Lakers give Sixers a taste of their own medicine
Updated: Saturday June 09, 2001 3:17 AM
By Marty Burns, Sports Illustrated
LOS ANGELES -- It was a page right out of the Sixers' cookbook.
Start with a big-time performance by a star player, add some tenacious defense, and mix in some timely shooting by role players. The Lakers put the recipe together and came out with a much-needed victory over Philadelphia in Game 2 on Friday night at Staples Center.
It wasn't just Shaquille O'Neal's monster line (28 points, 20 rebounds, nine assists and eight blocks). It was a combination of little things: Kobe Bryant's ball pressure, Rick Fox's hustle and Derek Fisher's shadowing of Sixers guard Allen Iverson.
Then, when it counted most, Fisher and guard Brian Shaw knocked down crucial 3-pointers in the fourth quarter to seal the victory.
"Their defense was great. Their energy was great," Philadelphia head coach Larry Brown said. "Shaq was phenomenal, as always. And Fisher hit a big, big shot."
After Philadelphia had rallied to cut a 13-point Lakers lead to 86-83 with just over two minutes left, Fisher took a kick-out pass from Shaq beyond the 3-point arc on top and buried it. The clutch dagger all but ended the Sixers' hopes, and prompted Brown to call timeout as the Staples Center crowd went wild. Fisher, embarrassed by a scoreless effort in Game 1, gave a few slight shakes of the head and one big-time sigh of relief.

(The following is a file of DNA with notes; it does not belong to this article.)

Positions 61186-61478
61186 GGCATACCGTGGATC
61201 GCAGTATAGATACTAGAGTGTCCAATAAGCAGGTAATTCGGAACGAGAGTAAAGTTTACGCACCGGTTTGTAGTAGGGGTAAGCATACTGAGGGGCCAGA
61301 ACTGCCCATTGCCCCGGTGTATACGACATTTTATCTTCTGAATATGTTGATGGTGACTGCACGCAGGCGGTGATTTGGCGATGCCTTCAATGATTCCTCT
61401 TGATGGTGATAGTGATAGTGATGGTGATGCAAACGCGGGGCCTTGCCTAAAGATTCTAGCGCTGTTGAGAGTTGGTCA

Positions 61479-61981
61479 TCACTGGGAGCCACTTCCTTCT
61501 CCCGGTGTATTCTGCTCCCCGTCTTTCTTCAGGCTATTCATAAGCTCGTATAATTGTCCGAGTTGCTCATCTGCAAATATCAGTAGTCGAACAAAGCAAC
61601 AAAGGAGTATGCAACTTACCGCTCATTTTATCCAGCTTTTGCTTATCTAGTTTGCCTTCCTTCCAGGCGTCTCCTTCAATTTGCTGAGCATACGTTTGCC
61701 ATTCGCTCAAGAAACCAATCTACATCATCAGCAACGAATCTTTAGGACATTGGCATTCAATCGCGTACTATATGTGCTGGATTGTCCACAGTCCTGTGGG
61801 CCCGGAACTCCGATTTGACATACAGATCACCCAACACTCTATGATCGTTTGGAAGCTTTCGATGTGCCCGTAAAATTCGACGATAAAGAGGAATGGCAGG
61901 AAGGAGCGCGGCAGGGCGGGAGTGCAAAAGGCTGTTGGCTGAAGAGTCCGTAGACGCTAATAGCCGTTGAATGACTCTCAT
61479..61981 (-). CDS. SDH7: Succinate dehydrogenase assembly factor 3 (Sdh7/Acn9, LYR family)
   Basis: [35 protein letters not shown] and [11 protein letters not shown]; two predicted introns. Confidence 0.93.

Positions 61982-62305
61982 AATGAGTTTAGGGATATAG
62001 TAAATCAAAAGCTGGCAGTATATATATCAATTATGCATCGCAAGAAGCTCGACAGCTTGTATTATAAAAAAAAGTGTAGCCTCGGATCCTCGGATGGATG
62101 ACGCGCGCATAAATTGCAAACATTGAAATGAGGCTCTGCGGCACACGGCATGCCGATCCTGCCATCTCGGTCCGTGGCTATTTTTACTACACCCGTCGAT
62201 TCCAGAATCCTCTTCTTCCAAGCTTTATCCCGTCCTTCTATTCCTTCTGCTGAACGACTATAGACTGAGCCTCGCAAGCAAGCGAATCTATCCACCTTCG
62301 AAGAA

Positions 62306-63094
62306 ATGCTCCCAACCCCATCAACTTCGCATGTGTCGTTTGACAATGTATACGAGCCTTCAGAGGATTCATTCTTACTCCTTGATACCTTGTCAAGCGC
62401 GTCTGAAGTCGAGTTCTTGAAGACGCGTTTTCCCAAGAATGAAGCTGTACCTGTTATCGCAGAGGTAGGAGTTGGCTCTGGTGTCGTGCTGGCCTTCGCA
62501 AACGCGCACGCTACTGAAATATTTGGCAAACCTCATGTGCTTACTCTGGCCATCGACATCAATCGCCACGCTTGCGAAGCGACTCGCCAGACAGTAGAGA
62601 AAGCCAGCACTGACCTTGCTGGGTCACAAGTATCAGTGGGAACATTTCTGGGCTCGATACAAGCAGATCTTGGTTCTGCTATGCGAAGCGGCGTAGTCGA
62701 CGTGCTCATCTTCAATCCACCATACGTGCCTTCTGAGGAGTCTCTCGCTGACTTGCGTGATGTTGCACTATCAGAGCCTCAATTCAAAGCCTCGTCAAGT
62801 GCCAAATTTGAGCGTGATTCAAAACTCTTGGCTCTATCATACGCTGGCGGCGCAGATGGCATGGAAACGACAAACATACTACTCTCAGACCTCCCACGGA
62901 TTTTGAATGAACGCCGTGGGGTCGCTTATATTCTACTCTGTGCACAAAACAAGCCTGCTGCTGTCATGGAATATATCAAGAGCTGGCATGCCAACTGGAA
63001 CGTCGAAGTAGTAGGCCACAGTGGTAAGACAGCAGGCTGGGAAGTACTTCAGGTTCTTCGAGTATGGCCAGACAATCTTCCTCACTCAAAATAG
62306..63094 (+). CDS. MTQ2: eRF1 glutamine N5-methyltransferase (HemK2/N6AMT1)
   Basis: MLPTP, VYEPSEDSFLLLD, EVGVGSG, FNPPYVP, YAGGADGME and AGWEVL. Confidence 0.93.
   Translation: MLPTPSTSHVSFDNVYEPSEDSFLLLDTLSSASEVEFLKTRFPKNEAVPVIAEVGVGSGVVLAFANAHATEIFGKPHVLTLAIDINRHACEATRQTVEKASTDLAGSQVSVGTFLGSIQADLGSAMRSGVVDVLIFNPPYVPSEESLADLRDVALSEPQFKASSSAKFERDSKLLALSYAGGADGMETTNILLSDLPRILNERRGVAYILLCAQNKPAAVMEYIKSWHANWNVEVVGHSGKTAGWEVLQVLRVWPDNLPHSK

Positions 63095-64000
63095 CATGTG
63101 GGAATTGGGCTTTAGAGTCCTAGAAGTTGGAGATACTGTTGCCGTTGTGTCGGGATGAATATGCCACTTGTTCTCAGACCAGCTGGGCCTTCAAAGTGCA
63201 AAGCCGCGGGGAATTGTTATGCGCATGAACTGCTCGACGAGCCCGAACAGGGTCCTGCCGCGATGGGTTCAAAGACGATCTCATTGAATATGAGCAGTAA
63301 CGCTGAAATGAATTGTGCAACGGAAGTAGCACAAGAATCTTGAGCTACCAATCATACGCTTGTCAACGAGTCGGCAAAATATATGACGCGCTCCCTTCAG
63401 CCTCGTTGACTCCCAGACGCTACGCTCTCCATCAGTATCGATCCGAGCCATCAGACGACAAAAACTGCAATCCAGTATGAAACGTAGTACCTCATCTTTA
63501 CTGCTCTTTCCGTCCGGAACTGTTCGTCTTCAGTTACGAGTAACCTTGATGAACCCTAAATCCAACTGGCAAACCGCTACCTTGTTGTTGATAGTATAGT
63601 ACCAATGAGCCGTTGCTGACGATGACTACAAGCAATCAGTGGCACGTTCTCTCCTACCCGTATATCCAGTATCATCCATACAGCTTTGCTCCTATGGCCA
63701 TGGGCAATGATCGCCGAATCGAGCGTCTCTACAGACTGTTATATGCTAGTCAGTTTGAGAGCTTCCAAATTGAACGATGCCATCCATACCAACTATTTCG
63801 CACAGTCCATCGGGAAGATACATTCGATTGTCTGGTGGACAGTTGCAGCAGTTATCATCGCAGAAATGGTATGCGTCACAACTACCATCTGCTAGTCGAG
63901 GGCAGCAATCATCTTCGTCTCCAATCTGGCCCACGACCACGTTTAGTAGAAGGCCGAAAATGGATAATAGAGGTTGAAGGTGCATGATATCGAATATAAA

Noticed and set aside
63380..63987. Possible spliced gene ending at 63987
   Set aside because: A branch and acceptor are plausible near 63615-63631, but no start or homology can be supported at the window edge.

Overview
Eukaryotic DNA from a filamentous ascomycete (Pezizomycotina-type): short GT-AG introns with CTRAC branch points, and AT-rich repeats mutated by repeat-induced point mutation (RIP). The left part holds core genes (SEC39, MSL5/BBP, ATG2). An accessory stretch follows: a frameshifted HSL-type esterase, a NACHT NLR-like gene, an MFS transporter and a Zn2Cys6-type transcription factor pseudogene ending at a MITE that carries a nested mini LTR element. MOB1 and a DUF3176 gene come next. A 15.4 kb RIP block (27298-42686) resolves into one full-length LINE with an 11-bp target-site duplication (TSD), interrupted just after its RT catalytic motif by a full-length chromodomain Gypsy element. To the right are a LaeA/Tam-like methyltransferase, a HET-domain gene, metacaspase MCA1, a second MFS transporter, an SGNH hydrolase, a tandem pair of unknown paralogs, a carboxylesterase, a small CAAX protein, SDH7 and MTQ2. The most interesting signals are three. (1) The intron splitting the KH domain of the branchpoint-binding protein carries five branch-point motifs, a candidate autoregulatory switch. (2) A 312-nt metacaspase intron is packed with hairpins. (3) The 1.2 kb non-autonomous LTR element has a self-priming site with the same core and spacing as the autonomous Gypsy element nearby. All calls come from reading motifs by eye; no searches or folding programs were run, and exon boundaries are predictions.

"Fish came out and held his head up and went out and did his job," Lakers guard Ron Harper said. "He went out and played good basketball."
Just moments earlier, Shaw had provided a similar boost by nailing a 3-pointer from the corner, also off a Shaq feed, to put L.A. ahead 89-80. Like Fisher, it was redemption for Shaw. Until that point, he had missed all six of his field-goal attempts.
For much of Game 2, Shaq and Kobe were straining for help from their supporting cast. Though Fox did a good job defensively, especially on Aaron McKie in the third quarter, he failed to score a single point. Shaw was 1-of-7 for just four points, and Horace Grant had just six points and five rebounds.
Maybe that's why the Lakers seemed so relieved when Fisher and Shaw came up big in the furious final minutes of the fourth. After both shots, the L.A. bench players leaped with joy, waving towels. "Those shots were huge. Huge," Grant said. "It was really the back-breaker for them, in terms of us having some guys step up and contribute."
The Lakers also gave the Sixers a taste of their own medicine defensively. Fisher played sticky defense on Iverson, helping limit him to 23 points on 10-of-29 shooting. Bryant and Fox got up in Philly's shirts in the third quarter, helping fuel a 16-6 run to close out the quarter and put L.A. ahead 77-67. "We came out and did what we had to do," Bryant said.
Why not? The same formula worked for the Sixers in Game 1.